grief were just a few of the unacceptable emotions in our home.
Denying and hiding my emotion made those around me more comfortable, but it left me in turmoil, not being allowed to express what was rolling through me.
Music saved me.
I started piano lessons at age seven, and quickly discovered I not only heard music, I felt it within me. Music unlocked the denied emotions, and the feelings translated themselves into the sounds my body created on the piano.
Here, sitting on the piano bench, my feet dangling far
above the floor, I could feel loud and angry, or heartbroken and slow. I could move my fingers over the keys, feel
the sound vibrate through me, and send my emotion flying into the air around
I could express how I felt.
I could let go.
I could be free.
I could be myself.
Music still saves me. Sometimes, when an emotion is too painful or frightening, I lapse into the pattern of denial and control I learned as a child. I feel something within me, a hard, heavy rock lodged in my body, and it’s the signal I am hiding an emotion from myself. That emotion needs to be seen and heard by me. It needs to be felt and freed so I can come back into balance in my life, and back into love for myself.
On my beloved IPod I have 67.5 days of music. Music, melody, and sound for every mood and every layered fraction of a feeling. Exactly what I need to heal and save and power myself, exactly whenever I need it.
I also have a keyboard sitting by the studio window. I’m looking at it right now. I haven’t played with it in some time, and I can
feel it calling me. I can hear it
calling the music in me.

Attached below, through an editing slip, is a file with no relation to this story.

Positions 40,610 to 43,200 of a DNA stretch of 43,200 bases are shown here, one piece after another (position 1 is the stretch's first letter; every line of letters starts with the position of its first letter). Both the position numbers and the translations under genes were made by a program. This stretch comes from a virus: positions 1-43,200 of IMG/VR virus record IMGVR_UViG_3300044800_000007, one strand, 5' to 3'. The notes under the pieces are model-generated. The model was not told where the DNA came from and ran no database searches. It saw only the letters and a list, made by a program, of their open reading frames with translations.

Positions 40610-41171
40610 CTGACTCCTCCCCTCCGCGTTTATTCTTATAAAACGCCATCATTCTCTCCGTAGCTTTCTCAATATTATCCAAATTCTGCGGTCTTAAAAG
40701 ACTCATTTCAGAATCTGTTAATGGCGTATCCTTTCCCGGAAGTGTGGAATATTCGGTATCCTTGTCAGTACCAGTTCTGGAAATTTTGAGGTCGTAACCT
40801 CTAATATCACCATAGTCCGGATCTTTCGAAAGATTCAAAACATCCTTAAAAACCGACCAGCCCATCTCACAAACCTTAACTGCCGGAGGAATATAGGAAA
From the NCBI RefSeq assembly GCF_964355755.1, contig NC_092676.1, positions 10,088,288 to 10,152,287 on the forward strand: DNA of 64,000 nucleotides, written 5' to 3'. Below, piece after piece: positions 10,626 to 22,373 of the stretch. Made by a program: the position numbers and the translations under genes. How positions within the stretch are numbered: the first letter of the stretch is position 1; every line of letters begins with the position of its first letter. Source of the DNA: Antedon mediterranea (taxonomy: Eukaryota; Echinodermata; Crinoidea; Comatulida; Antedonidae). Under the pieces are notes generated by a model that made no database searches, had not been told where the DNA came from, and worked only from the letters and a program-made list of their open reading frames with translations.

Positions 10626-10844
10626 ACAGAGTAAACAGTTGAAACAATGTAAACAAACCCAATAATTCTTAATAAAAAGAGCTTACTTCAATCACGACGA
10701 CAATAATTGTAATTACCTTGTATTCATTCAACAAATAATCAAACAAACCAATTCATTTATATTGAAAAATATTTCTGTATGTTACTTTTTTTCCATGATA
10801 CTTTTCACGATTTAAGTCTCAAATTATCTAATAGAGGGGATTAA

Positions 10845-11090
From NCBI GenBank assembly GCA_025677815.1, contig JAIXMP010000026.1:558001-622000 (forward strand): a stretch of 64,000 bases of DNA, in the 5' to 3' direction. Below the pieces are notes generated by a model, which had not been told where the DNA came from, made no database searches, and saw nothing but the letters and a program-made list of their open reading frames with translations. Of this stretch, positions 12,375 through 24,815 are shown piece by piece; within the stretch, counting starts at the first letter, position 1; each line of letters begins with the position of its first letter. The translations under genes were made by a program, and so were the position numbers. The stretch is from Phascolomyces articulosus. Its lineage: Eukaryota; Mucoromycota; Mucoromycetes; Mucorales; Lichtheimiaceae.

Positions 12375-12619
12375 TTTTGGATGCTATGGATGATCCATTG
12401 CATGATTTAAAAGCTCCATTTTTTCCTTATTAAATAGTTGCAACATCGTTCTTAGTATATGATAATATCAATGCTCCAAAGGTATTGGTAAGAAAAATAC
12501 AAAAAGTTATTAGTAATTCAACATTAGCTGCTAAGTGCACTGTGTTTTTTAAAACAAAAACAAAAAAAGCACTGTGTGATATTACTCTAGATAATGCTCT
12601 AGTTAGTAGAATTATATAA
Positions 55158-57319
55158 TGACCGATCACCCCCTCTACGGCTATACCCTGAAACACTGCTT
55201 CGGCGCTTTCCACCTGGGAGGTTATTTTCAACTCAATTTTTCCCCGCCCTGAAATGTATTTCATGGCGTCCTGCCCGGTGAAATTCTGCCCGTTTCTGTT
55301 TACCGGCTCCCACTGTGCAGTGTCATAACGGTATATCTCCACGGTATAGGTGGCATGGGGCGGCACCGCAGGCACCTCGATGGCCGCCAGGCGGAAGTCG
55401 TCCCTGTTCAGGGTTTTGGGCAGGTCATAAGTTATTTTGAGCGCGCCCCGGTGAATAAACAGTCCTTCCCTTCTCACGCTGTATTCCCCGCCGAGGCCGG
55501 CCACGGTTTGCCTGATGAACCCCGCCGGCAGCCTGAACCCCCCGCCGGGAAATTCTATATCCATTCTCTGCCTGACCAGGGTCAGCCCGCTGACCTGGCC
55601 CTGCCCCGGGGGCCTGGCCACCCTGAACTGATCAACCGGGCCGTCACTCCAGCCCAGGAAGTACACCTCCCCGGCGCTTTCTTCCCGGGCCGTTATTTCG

Come and play, come and feel.
In this post:
The online interview series is The Conscious Late Night Show, created and hosted by Scott Brandon Hoffman. It’s fun and illuminating. It’s also about being true to your creative self. www.ConsciousLateNight.com
A few months ago I listened to a webcast. The speaker compared life’s experiences to climbing a ladder.
“Every rung is important,” he said, “Every rung is equal.”
At first, the idea of “everything matters equally” felt paralyzing. Taking even the simplest of actions could be life-or-death in a world where all is so completely important. I might do it wrong.
Then I heard the words differently.
Everything in life has equal meaning.
At first, this didn’t seem logical. Holding a door open for someone and saving
someone’s life has equal meaning?
Yes, it does.
Last Fall I was deep in grief over the deaths of my Dad and my cousin. The feelings came and went, unpredictable tides that left me feeling helpless and lost. On a day when things were especially colourless and I desperately needed to feel better, I took myself to the library.
As I walked towards the door, it swung open and someone
came out. Their arms were loaded with
books, a balancing act, but when they saw me they paused and waited, holding